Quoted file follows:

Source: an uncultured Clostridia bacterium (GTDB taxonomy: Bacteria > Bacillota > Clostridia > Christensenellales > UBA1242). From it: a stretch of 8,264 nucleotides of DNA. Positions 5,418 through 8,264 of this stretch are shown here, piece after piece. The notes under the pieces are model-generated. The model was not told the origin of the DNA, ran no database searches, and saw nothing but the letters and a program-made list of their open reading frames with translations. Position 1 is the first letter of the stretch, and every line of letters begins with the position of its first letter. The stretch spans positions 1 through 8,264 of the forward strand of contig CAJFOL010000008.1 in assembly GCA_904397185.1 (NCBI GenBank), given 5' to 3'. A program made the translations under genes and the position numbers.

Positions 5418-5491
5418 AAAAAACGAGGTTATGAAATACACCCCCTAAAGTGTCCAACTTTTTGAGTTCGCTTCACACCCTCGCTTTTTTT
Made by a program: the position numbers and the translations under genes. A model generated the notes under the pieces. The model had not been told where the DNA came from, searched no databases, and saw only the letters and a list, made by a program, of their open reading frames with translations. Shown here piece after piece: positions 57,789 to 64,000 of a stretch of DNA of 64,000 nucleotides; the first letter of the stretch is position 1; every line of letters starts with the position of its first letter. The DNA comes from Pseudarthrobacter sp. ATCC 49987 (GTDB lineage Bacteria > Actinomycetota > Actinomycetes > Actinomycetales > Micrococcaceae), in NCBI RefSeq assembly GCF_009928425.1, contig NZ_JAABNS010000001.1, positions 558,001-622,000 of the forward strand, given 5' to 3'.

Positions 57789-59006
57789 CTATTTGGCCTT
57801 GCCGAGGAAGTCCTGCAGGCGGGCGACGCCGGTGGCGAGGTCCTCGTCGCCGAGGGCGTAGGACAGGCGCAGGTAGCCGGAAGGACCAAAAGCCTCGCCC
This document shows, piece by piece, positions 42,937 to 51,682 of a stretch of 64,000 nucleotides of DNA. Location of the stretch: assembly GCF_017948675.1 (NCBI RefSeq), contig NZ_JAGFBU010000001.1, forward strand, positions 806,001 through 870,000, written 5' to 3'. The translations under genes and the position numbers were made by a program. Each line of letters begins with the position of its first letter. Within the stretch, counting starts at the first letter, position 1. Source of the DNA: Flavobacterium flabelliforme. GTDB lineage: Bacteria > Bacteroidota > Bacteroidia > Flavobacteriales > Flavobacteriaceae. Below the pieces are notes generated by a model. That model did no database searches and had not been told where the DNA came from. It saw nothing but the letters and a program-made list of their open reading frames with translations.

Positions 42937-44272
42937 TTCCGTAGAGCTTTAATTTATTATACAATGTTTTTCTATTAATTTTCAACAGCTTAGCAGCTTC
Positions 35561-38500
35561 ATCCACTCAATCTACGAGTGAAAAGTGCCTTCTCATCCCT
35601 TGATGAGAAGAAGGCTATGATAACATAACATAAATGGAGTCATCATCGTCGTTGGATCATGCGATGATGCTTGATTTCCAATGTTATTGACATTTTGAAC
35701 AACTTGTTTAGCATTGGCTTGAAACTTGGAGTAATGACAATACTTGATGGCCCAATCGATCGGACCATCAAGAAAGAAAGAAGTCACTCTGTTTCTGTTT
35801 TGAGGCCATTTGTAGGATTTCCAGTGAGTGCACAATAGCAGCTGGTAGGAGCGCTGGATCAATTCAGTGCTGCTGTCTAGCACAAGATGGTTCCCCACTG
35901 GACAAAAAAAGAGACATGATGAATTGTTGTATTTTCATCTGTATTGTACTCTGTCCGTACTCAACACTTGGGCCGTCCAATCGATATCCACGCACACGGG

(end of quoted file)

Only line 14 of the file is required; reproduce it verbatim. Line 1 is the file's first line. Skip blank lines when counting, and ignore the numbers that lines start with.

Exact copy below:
35701 AACTTGTTTAGCATTGGCTTGAAACTTGGAGTAATGACAATACTTGATGGCCCAATCGATCGGACCATCAAGAAAGAAAGAAGTCACTCTGTTTCTGTTT